Hey all, some exciting news, TheTinyLife was featured on Creative Loafing. Many of you might not be familiar with it, it is in 5 or so cities on the East coast, it is our free alternative newspaper. For the Charlotte location, its a pretty well read publication.
Most of us have too much space and too much stuff, both of which lead to too much responsibility. Think about it: You have to manage your stuff. First, you have to get a good price for it â€” then you have to find a place for it, care for it, keep it from falling apart, store it and, eventually, dispose of it. Multiply those responsibilities by all of the possessions in your life and you’re not going to have much time for anything else other than stuff-management. That’s not even counting all of the energy and resources that went into creating, packaging, shipping, storing and selling your stuff before you bought it. It’s this type of realization that has helped spur the tiny house movement, where people are building and living in houses smaller than most of the rooms in our houses.
So my friend Kent over at TinyHouseBlog.com has put forth a great post, he is asking about the next steps we need to take to start meeting face to face. Now this is not an easy task, for many of us, we are far from others. In fact, this blog is read by people in 150+ countries!
I did have a map going of where Tiny House people are located, but it recently was shut down because the website that ran it shut its doors. The other bloggers and I need to come up with a replacement, I will be talking with them soon on that note.
Why should we meet?
First off, it is always good to socialize with people who are passionate about the same thing. I have talked about how relationships are so important and how I try to drive a personal connection. Next I see it as a way to gather and share information in a highly concentrated form. The information gained in a few hours of talking would talk 10’s or 100’s of post on this blog. Finally bring a group together with a Tiny House bring press, press bring awareness to our issue and challenges thinking.
What will do?
What I propose – this can be changed and improved – is after locating people in a certain area, we determine a meeting place that is central. The most successful meet will have at least one Tiny House which will draw people and the press if things go well. The day will consist of:
Meet and greet
Tiny House tour
Sharing our story with press
Exchanging contact info
Determining next steps (if any?)
In the comments please give me some feedback on what I laid out here. Some questions you might consider in your comment:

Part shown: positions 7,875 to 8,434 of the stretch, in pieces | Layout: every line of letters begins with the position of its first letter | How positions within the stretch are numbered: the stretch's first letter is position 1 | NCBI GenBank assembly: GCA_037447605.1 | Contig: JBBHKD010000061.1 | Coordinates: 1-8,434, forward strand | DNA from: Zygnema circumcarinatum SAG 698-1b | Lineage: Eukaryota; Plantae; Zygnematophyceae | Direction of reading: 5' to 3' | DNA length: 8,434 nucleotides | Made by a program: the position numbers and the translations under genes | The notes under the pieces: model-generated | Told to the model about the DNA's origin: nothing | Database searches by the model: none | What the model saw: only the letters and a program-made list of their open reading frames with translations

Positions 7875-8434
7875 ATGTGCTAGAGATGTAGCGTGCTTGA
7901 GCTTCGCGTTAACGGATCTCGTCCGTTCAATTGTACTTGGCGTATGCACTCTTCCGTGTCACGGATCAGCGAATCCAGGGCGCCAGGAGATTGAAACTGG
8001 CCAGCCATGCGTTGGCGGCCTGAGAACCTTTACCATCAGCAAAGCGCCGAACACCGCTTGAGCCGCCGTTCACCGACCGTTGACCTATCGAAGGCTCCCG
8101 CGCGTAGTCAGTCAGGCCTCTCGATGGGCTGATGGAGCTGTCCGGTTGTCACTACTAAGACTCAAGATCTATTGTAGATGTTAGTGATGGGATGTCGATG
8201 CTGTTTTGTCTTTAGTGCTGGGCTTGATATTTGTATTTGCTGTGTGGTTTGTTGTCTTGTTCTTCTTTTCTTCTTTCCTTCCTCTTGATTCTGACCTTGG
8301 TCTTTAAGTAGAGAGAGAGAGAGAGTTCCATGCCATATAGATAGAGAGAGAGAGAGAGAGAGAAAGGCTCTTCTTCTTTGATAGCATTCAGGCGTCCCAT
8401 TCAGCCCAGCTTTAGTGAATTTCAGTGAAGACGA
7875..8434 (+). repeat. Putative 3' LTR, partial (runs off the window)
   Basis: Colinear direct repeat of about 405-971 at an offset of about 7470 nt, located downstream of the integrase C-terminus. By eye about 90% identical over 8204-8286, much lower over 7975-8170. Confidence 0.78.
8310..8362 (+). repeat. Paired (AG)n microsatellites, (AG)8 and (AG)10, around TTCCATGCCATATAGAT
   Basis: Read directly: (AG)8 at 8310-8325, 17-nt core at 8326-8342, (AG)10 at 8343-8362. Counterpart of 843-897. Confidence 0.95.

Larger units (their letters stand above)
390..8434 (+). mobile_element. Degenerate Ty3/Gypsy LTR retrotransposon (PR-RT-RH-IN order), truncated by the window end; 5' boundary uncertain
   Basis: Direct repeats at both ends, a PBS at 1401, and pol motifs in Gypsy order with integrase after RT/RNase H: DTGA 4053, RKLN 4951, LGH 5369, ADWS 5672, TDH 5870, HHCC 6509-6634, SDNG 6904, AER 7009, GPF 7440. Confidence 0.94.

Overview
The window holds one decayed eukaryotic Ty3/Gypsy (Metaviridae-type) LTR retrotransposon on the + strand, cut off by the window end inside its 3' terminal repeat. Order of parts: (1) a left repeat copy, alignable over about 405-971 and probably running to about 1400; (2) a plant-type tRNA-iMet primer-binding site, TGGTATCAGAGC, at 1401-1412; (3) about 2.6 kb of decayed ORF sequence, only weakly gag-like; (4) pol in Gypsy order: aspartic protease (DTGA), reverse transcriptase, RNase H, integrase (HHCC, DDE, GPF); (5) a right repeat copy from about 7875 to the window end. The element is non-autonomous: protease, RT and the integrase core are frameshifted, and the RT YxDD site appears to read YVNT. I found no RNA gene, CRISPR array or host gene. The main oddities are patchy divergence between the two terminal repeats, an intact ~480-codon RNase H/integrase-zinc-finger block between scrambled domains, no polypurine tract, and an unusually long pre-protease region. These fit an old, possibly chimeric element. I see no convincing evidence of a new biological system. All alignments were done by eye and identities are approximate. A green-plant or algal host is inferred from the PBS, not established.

The mirror surface of these odd looking rolling houses is kinda of an interesting concept, with the mirrored shell, it blends the house into the landscape somewhat, making the focus on nature. I really like this, houses often can detract from natural settings, disrupt the rawness.
Sustainable to the core, rainwater collected on the roof is circulated into the structure for gray water reuse, the toilets compost and top-mounted solar panels and/or a wind turbine create electricity that, in turn, can be used to heat water and space inside of the airstream-esque mobile pod house. At nearly 300 square feet, each individual unit has closet space, a bed, kitchenette, living area and a bathroom complete with toilet, sink and shower.Ãƒâ€šÃ‚ While best suited to just two people a single one of these portable homes could house up to six people as needed
Tiny Houses have continued to charm and excite imaginations with yet another headline by NPR featured on the Yahoo! homepage. It is obviously that Tiny Houses have an innate charm and spark conversations across the globe about how we live or more specifically, what we live in.
The Japanese have long endured crowded cities and scarce living space, with homes so humble a scornful European official once branded them rabbit hutches.
But in recent years, Japanese architects have turned necessity into virtue, vying to design unorthodox and visually stunning houses on remarkably narrow pieces of land. In the process, they are also redefining the rules of home design.
Few Americans would consider a parking-space-sized lot as an adequate site to build a house. But in Japan, homes are rising on odd parcels of land, some as tiny as 300 square feet.
So recently things have blown up with the Yahoo video, but PBS also posted a video. Talking about the motivations, construction and counter-consumer culture trend this video hits the nail on the head. I first found this through Michael over at Tiny House Design and Tammy over at Rowdy Kittens both really good blogs.
I wonder if the Tiny House Movement is gaining traction? Are people rethinking normal, is bigger better?